After sketching the gardenia, I wet the tea bags and placed them on the drawing to stain the flower petals. Using the tea bags as a subtle stain allowed a contrast between the warm white of the flower and the cool white of the moon. Continuing with the idea of a moonlit gardenia, I painted a flat wash of Oxide of Chromium watercolor over the rest of the page.
I began playing with shapes and placement with the gold foil paper and the slip of paper with the word “gardenia,” until I achieved something I liked. I then glued the pieces down with matte medium.
Returning to the image of the gardenia and my concept of a moonlit garden, I repeated the flower, filling the background space, and used black and gold paint pens to outline elements and bring the whole piece together.
Project Two: Mixed Media on Canvas—Gardenia
- Pre-cut and stitched canvas (sent by Tonia)
- Gold foil paper (sent by Tonia)
- Scrap of paper with word “gardenia” on it (sent by Tonia)
- Glue or matte medium (I used Liquitex Ultra Matte Medium)
- Watercolor paint (I used Winsor & Newton’s Oxide of Chromium, Holbein’s Cadmium Yellow Light, and Sennelier’s Payne’s Grey.)
- Watercolor brush, size 08 round
- Black marker
- White sewing thread
- Sewing machine
The canvas piece that Tonia sent for the art collaboration was a bigger challenge for me. I wondered if I could paint on it successfully with watercolor, and how I could incorporate a gardenia with the pre-cut hole. I decided to turn to my interest in symbolism, and investigated what exactly gardenias convey. This flower symbolizes love, purity, and refinement. In Victorian times they were symbolic of a secret or unknown love. As soon as I read the “secret” and “unknown” part, it was clear the hole could be part of the flower itself—a symbol of love, with the missing portion representing the unknown.
Using the same image of the gardenia from Moonlit Garden, I transferred it to the canvas. I made certain to place it over the cutout, since that was important to the story I wanted this piece to tell.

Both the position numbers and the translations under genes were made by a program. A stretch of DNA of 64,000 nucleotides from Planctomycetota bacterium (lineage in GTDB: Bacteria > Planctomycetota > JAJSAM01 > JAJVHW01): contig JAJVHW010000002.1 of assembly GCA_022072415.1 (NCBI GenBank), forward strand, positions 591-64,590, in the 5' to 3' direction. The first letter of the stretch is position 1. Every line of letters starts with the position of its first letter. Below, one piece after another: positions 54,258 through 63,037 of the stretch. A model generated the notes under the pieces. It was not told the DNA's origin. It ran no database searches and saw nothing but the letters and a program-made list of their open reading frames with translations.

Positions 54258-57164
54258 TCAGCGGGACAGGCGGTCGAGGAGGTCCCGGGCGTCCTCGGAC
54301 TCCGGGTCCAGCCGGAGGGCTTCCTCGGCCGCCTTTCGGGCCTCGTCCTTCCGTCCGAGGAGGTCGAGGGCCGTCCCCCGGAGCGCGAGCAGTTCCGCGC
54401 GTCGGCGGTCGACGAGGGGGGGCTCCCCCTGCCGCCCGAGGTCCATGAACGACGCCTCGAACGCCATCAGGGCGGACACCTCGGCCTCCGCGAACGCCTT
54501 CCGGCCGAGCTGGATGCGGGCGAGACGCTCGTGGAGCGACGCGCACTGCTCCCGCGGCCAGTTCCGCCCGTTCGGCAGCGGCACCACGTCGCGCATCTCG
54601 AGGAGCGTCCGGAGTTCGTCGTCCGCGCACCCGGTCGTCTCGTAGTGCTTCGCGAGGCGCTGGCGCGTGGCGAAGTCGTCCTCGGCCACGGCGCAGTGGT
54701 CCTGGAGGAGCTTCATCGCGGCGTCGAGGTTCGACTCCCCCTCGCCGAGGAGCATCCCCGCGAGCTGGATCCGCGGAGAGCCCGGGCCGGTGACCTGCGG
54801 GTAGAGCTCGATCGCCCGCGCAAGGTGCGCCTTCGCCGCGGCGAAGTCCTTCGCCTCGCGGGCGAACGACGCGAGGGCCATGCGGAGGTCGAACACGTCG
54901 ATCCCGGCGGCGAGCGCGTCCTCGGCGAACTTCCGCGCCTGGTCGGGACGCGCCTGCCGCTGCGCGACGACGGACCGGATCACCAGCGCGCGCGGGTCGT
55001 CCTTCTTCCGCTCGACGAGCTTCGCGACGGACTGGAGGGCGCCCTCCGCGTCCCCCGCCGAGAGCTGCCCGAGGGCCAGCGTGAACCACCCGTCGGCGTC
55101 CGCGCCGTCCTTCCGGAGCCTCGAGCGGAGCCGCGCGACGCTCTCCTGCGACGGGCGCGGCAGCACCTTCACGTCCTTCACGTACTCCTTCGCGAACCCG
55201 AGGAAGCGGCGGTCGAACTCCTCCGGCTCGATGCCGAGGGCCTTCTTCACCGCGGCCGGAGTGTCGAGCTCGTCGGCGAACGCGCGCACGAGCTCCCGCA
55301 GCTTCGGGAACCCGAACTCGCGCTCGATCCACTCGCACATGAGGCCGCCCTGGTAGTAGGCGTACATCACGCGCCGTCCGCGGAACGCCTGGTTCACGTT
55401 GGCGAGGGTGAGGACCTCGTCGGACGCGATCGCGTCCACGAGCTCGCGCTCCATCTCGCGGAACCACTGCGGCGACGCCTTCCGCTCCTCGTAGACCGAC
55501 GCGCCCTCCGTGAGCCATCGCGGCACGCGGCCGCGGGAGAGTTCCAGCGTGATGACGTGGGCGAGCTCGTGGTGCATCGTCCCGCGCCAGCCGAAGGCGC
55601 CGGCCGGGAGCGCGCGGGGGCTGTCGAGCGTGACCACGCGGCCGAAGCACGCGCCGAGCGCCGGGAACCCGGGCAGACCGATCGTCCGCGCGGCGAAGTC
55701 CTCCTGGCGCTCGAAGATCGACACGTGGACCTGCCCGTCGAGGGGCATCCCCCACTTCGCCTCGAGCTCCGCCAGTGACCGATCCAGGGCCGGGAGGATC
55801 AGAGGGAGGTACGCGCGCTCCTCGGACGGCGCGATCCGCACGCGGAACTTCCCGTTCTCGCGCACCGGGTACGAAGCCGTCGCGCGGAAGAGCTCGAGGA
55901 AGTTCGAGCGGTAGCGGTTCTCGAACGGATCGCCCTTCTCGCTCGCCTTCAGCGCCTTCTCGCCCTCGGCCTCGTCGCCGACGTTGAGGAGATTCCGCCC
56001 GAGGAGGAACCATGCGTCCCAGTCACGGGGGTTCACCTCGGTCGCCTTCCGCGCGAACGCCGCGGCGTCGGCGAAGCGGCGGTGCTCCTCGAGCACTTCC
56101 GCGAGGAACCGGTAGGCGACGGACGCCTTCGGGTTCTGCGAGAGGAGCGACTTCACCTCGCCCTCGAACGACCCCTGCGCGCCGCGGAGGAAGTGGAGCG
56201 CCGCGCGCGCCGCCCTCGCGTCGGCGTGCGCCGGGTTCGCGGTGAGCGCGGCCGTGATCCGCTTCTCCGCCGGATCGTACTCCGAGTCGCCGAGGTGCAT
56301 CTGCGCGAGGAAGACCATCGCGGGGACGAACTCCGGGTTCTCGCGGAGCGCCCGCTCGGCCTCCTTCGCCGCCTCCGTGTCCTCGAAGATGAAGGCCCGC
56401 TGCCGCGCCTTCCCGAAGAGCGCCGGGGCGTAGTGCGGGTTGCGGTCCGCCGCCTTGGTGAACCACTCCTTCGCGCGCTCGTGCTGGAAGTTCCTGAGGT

Fully loading my brush with a dark wash, I painted the leaves a varying mix of Oxide of Chromium and Cadmium Yellow Light, and a background of Payne’s Grey. Once the watercolor dried I ran the fabric under the faucet, creating a subtle modulation to the fields of color.
Thinking of the line work in the earlier piece, I pulled out my sewing machine and created similar outlines in a different way. I chose white thread, taking into consideration a gardenia’s white color, and the high contrast against the rest of the canvas. After stitching a bit of the flower, I craved higher contrast there as well. I outlined each petal in black marker, then stitched on top of it.
After stitching the flower, I realized I still had some gold foil scraps and the scrap of paper with the word “gardenia.” I placed these pieces on the canvas to create balance and contrast, then glued and stitched them in to place.
At the beginning of this art collaboration project, I wondered what I would do with the selection of materials sent to me by Tonia. I didn’t have an end piece in mind as much as I had an inquiry, a set of materials, values, and some personal rules for the project. Setting up guidelines for the process permitted an insightful, creative exploration that allowed me to touch on many of the values I have for the artistic process. How would you set up a similar exploration for yourself? What might come of it?